How much sleep did you get last night?
If it was anything less than 7 hours you’re probably not catching enough Zzz’s. Sleep was one of the necessities of health that went completely by the wayside when I first started uni, and it was because of a few things:
- Going out a lot at night
- Playing video games until 3am
- Staying up late to do assignments
- Staying up late because I could
One of the things you’ll notice right away when you move out is that no one is standing there telling you to go to bed. Your parents can’t pester you to get some sleep and you’re pretty much at your leisure to be awake at any hour that you like. This is awesome at first, but it can get a bit out of hand.
If you’re one of those people who gets into a 72-hour Netflix binge or becomes fiercely competitive in COD at 4am, sleep might not be the first thing on your mind. But trust me, your body notices, even if your mind doesn’t.
How much sleep do we really need?
The Sleep Foundation says that the ‘healthy’ amount of sleep for 18-24 year-olds is roughly 7-9 hours of sleep. That means going to bed at 10pm and waking up at 7am – or a variation of that. If you happen to be a nurse or working as a bartender and your hours are super out of whack, that’s cool, just make sure you’re clocking in enough sleep in your spare hours!
What is preventing us from sleep?
Heaps of factors can impact the amount of sleep you get during the week. If you’re a coffee-lover, caffeine can impact negatively on sleep and can even make our sleep lighter, meaning we don’t get the deep sleep that our body needs. If you eat at inconsistent times your body clock can be destabilized, which can impact when your brain thinks it needs sleep. As difficult as it might seem, staring at your phone until 2am doesn’t help with convincing the brain that it’s time to sleep – try to put your devices down at least one hour before you turn in, that way your brain isn’t so ‘on’ when you lie down.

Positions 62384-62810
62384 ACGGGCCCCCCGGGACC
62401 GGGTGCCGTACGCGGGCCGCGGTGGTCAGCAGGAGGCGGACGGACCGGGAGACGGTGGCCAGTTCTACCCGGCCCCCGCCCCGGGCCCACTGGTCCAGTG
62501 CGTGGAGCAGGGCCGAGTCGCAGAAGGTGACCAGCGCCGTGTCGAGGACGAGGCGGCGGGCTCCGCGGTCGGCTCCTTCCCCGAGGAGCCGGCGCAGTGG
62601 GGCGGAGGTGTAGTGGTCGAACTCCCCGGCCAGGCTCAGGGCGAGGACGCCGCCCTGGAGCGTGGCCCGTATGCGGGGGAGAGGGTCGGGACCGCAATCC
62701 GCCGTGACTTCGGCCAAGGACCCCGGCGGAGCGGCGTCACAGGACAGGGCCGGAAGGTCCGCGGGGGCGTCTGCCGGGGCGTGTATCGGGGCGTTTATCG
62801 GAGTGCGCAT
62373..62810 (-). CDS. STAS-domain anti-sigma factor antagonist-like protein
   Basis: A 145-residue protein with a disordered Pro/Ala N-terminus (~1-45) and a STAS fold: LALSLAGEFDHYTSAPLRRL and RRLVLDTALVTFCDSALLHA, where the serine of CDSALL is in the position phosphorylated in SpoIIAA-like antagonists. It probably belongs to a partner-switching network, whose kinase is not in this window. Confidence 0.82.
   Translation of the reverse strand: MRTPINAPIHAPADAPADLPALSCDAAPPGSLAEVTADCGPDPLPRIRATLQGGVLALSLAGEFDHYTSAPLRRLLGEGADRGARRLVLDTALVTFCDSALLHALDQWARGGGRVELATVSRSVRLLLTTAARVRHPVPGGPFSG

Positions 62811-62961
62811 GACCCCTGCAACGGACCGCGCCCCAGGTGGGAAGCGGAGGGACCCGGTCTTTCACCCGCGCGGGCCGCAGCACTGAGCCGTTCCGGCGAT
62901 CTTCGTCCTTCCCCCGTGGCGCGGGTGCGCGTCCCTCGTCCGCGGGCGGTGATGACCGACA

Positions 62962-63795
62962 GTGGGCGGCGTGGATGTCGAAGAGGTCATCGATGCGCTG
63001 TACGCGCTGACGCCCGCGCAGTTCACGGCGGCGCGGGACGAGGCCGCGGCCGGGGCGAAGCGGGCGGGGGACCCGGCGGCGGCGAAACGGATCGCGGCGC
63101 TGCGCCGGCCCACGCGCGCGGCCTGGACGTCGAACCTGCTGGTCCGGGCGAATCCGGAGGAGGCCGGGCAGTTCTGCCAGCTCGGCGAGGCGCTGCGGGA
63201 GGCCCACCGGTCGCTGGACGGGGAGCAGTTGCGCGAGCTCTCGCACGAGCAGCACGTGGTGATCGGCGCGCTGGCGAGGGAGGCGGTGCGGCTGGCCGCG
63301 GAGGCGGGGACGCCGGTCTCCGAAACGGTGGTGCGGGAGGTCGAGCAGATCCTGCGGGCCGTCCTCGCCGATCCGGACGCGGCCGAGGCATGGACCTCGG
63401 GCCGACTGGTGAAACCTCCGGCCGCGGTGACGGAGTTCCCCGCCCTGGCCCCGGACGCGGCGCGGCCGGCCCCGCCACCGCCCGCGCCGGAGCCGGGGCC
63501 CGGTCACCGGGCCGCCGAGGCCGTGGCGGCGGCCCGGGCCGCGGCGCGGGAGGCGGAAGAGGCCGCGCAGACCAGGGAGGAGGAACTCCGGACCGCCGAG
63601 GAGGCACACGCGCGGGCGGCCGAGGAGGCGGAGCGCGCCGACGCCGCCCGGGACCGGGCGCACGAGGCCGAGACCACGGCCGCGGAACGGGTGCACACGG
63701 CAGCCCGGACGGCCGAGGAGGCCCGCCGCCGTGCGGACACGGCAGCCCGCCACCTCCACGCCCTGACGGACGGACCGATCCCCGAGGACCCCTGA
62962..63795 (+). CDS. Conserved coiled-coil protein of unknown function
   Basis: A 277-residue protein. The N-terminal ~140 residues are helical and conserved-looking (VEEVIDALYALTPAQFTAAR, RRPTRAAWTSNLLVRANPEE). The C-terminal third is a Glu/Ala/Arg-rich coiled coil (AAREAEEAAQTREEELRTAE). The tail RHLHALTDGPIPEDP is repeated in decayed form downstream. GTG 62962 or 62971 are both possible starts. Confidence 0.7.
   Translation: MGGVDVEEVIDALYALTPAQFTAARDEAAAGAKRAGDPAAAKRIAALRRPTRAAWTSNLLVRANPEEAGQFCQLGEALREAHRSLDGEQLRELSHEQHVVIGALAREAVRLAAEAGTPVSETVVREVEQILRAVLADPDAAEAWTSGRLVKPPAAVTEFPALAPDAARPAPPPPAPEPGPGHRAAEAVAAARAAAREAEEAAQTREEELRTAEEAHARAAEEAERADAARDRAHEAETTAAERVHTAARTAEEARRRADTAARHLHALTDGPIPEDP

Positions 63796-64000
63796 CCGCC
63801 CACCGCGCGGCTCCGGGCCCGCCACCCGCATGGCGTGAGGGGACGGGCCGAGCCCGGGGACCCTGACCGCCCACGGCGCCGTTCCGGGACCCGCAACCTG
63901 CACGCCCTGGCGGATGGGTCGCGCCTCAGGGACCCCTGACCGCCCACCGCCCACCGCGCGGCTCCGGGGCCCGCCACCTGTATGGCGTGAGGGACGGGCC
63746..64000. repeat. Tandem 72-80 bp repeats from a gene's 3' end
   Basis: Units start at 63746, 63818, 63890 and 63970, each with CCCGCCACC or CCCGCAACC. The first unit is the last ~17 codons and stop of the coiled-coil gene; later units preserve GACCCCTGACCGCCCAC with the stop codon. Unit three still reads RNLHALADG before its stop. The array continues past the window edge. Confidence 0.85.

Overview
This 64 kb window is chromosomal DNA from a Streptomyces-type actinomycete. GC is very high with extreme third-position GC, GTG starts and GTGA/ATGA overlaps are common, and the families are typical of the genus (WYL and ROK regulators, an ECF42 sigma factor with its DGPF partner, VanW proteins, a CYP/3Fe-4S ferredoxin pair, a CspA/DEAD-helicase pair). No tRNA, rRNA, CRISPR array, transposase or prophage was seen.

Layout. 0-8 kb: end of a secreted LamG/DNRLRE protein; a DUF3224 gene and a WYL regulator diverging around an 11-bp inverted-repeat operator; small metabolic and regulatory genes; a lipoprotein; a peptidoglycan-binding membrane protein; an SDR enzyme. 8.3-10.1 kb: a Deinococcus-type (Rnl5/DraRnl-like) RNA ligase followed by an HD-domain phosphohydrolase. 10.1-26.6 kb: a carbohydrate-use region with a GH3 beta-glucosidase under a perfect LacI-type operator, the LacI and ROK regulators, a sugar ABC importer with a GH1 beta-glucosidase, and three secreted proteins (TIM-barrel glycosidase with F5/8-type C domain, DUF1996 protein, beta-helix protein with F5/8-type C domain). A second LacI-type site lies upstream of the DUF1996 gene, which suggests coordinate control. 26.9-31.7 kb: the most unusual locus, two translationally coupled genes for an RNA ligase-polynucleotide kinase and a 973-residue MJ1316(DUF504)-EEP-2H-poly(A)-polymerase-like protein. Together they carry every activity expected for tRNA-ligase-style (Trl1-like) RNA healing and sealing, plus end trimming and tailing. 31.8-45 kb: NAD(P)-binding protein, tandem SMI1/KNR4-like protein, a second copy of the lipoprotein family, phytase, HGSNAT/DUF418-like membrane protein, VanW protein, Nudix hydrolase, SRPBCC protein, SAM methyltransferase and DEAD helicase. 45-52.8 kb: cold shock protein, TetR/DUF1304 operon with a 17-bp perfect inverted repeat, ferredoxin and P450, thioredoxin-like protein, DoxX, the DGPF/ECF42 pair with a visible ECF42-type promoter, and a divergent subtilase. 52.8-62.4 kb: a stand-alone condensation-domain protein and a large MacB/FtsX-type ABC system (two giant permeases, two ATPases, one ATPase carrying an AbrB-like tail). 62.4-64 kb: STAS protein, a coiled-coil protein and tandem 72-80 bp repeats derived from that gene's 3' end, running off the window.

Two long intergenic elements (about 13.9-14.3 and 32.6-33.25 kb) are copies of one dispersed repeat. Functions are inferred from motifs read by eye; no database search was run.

How can I improve my sleep?
A big one right off the bat is reducing the amount of caffeine you eat and drink during the day. Try not to consume anything with caffeine at least 4 hours before you want to go to bed. The same goes for alcohol and nicotine. Avoiding all of these substances will do you a world of good if you want to improve your sleep patterns.
Why is this a big deal?
Sleep is one of the great loves of my life, and the busier you get with uni, work and everything in between, you’ll start to see why. These are just a few of the benefits of good sleep:
- Improving memory – Your mind is surprisingly busy when you sleep. During sleep you can strengthen memories or ‘practice’ skills learned while awake (this is called consolidation). In other words, if you get a decent sleep, your brain will retain more information when you are learning new things during the day.
- It can curb inflammation – inflammation is linked to heart disease, stroke, diabetes, arthritis and premature aging. Research shows that people who get fewer hours of sleep (six hours or less) have higher blood levels of inflammatory proteins than people who get more sleep.
- It spurs creativity – if you’ve ever had an amazing night of sleep, you’ll notice how motivated and switched on you feel. This can really boost your creativity and clear thinking.
- Sharpen your attention – there is absolutely no point in going to that 9am lecture if you haven’t had a decent sleep. You won’t listen, you’ll yawn all the way through and you may as well have slept in and watched it later online.
I could go on, and on, and on about the benefits for sleep – but one of the things about being a first-year uni student is that you’ll learn a lot of stuff the hard way. Then you’ll be just as in love with sleep as I am